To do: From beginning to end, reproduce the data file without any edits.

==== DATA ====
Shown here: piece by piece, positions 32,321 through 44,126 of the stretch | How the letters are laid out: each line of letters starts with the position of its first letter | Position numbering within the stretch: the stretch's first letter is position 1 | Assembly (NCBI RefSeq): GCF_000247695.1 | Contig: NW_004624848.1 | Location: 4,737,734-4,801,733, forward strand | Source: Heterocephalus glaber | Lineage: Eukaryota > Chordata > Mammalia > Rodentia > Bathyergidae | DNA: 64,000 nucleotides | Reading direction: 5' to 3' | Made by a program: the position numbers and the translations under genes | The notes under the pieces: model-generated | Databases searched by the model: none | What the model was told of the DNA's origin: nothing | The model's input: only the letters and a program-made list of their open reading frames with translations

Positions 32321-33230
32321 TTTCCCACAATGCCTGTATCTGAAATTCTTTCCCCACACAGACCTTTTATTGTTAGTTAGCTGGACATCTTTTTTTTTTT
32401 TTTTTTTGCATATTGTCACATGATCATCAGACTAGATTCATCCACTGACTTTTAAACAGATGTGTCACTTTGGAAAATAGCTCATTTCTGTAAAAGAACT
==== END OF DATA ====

Shown here: piece by piece, positions 32,321 through 44,126 of the stretch | How the letters are laid out: each line of letters starts with the position of its first letter | Position numbering within the stretch: the stretch's first letter is position 1 | Assembly (NCBI RefSeq): GCF_000247695.1 | Contig: NW_004624848.1 | Location: 4,737,734-4,801,733, forward strand | Source: Heterocephalus glaber | Lineage: Eukaryota > Chordata > Mammalia > Rodentia > Bathyergidae | DNA: 64,000 nucleotides | Reading direction: 5' to 3' | Made by a program: the position numbers and the translations under genes | The notes under the pieces: model-generated | Databases searched by the model: none | What the model was told of the DNA's origin: nothing | The model's input: only the letters and a program-made list of their open reading frames with translations

Positions 32321-33230
32321 TTTCCCACAATGCCTGTATCTGAAATTCTTTCCCCACACAGACCTTTTATTGTTAGTTAGCTGGACATCTTTTTTTTTTT
32401 TTTTTTTGCATATTGTCACATGATCATCAGACTAGATTCATCCACTGACTTTTAAACAGATGTGTCACTTTGGAAAATAGCTCATTTCTGTAAAAGAACT